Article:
Well, I don't know if they're really considered secrets. But basically, what we've tried to do is one take advantage of our associates in the states, we have associates in, you know, Northeast Mississippi, of course, Jackson is central, we have southeast and southwest Mississippi, and we've just tried to take advantage of, of the people that we have in place up there to try to have more lunches, we try to bring speakers in, to get them together to come in and say, oh, this is interesting. And we did some different things, we've got some different things. Because the lunches were the things that we've always had, we started doing some things afterward, we started from five to seven, something we have some little light snacks and things like that. And people come in, we have our laser gear out and stuff and have, trying to get new people to come in, it may be interested in this that didn't know about this, but lots of things that are going on, it's not something that if you're not a member of NAIFA, a lot of times you don't really have that opportunity to hear about or go to those events, but you will be more willing, and an afternoon after work setting where it's a little bit more laid back a little bit more relaxed. And you just as I say you can just slide it in and just kind of see what's going on. And we got to welcome you in there and just, you know, ask a little information about you not gonna put any pressure on you at this time. You know, but just give you some information to learn about what NASA does, and how this can help your practice. And those things have helped. We get we do have some traction. It's not enough. But we do have some traction. I don't know You know, you know, with everything being like zoom, everybody's doing you know, you know, sometimes that makes a generation really, really lazy. Like they're you know, I can't do a zoom meeting and so I can see what it's like selling a car years ago. Somebody's just on the phone on the couch. Say yeah, what kind of saw you got this character? What kind of price can you get for him? Well, I don't know when you go come look at it. Well, I don't know. You just tell me what kind of price you I can't sell your car sitting on the couch. Because all you got to do is hang up for me and call somebody else. And tell them the same thing I need you to come look at my car and why my car is different. Come look at NAIFA and let's see why NAIFA is different into the building. Let's talk about it. Let's talk about what about NAIFA. Most people don't know anything about NAIFA. I promise you so have you ever heard a NAIFA of what's there? Is you said NRA no NAIFA, NAIFA. And that's always a starting point. NAIFA. What is NAIFA? And then I explained to him what NAIFA is there? A lot of things that it has done to help their industry and what it would take, why don't you come to a meeting or whatever. People are just sometimes slow to want to come in especially if they've been in industry for a while because I feel like they got it figured out all right, I got I got this figured out. I don't need this whatever this knife or thing is I don't really need it. I'm good at whatever they've been doing. I appreciate it because I'm still here I still got my business. So I don't see a need or value and be having to spend 800 bucks a year to do this. And honestly the season agents that I have spoken with that literally, what they're saying, Hey, I've been around for 1520 years, and I'm doing fine. I never been a member of NAIFA, but why I want to pay $800 a year? Do some I've been here this long, I'm gonna be here.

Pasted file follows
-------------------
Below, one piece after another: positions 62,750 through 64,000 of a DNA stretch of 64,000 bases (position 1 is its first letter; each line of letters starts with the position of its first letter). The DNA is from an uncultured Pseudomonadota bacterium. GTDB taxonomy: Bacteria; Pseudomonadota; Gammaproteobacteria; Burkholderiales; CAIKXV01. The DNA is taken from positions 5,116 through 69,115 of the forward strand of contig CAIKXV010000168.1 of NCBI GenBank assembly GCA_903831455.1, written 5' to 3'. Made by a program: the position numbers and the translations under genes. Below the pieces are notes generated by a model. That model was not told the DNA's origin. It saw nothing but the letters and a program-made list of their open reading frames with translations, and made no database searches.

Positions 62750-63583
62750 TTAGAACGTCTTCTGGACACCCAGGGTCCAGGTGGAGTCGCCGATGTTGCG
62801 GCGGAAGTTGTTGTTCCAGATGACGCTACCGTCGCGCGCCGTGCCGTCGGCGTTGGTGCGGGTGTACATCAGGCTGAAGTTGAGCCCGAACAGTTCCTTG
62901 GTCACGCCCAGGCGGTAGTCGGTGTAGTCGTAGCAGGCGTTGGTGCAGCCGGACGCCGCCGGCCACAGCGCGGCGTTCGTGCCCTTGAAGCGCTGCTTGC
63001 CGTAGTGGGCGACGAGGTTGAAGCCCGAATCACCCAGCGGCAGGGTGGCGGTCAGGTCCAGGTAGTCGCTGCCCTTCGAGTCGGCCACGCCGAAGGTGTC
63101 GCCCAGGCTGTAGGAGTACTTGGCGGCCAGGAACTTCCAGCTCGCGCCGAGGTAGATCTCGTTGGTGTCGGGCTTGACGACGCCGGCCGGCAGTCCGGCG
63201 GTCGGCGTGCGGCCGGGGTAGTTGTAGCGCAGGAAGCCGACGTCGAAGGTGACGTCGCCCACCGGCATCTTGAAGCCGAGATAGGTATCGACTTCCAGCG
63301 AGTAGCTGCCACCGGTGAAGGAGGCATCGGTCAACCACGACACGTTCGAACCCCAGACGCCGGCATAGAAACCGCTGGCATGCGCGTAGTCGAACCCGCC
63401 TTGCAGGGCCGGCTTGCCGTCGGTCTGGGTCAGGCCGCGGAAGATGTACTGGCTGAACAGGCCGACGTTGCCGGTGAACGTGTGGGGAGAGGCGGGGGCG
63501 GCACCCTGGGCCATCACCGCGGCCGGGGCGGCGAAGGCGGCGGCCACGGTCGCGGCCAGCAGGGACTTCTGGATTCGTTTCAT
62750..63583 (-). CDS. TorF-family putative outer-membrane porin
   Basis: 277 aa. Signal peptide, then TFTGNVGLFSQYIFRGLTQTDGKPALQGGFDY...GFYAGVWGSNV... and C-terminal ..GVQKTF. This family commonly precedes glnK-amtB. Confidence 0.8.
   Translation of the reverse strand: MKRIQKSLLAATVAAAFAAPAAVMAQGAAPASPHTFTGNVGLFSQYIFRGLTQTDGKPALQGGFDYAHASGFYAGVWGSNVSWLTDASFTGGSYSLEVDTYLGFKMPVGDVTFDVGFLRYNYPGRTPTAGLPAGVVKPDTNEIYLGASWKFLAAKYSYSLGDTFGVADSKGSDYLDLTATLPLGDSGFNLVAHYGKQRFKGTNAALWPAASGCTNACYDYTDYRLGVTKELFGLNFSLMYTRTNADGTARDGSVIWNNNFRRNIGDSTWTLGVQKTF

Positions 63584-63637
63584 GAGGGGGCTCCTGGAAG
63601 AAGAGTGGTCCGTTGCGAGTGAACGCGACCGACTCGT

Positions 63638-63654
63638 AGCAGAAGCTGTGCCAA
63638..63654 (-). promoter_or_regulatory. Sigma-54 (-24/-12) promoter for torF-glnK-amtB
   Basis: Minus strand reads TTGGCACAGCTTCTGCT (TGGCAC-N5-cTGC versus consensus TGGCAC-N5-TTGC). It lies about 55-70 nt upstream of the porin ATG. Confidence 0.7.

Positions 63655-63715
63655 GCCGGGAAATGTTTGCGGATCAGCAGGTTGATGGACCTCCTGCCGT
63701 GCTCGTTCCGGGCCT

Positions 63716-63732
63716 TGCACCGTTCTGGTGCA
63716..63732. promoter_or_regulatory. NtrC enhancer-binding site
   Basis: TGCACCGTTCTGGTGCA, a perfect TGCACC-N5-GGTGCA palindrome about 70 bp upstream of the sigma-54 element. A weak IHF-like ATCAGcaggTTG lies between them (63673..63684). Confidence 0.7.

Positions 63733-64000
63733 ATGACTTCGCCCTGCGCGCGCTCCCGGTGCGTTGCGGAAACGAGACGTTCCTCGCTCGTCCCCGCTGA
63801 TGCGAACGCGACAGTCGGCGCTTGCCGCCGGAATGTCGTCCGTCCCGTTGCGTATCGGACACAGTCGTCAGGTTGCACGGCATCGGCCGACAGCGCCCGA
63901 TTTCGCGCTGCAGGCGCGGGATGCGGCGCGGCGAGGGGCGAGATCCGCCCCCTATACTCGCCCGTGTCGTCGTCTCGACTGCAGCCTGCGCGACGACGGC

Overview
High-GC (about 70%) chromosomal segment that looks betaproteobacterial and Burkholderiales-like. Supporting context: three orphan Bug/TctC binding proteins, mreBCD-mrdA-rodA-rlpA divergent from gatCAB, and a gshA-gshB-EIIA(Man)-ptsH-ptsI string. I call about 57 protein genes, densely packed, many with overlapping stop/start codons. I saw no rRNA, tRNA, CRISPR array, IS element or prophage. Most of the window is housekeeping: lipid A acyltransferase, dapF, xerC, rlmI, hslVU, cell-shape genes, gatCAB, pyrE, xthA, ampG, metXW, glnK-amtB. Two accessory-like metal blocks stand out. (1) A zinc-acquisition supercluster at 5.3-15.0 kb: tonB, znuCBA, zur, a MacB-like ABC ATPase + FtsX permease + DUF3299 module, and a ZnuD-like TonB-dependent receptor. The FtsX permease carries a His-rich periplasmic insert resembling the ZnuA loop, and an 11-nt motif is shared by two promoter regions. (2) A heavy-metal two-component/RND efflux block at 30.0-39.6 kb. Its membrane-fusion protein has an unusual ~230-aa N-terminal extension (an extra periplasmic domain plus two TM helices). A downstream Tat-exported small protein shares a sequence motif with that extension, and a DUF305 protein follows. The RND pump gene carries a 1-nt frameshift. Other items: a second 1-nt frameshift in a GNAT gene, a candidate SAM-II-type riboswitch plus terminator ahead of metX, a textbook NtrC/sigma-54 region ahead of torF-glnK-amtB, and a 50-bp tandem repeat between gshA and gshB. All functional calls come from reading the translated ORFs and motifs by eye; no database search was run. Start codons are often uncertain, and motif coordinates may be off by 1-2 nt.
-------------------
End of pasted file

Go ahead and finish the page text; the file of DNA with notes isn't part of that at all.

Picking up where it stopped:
Suzanne Carawan 35:21 

Yeah, exactly. So how did you get involved in the advocacy part, Demetrius?

Demetrius Bryant 35:27 

That, there we go again, here. We're talking about advocacy. And what advocacy does for the organization need people on the frontline need people out? Support, like you, but you may tell me, we got people that are working behind the scenes for our organization, and how is that? How are they getting paid? How, how does all of this work? You know, we have a pack, so we have to pay on the pack? And these are the things we have to do. And this helps them do that. Okay, well, let me I need to conservative with the pack and things like that. That's important. And then I got a chance to meet our lobbyist here. And I kind of watched, one day at the Capitol, you know, kind of walking around, hobnobbing as I would call it talking to all the different people, I was like, man, this guy's pretty influenza. If he's, you know, if all these people, senators and representatives know him and things like that, and they all say the same thing. Same, like, we really need to be more effective. And so I decided to up my game, because I was really underperforming in that area. And if it's something that's important to the industry, it's just important to what I do. And I'm just one of those dudes that I'm either all in or I'm gonna be all out. So as long as I'm all in, and we all good, but if I ever get on the outside.

Suzanne Carawan 37:15 

So have you seen a benefit to your business, from making all these connections and being Have you yourself become more influential? I know you're humble.

Demetrius Bryant 37:29 

Maybe I am. I don't know, a lot of people, obviously, recognize me when I'm in different venues and whether that's church, whether there's NAIFA, whether that's because I been hanging out with my lobbyists, I don't know. Maybe it's my shopping cart, as I don't know, but I'm definitely recognize. I don't know if I want to say I'm a big deal or whatever stuff. I just want to help you find this man. I just want to...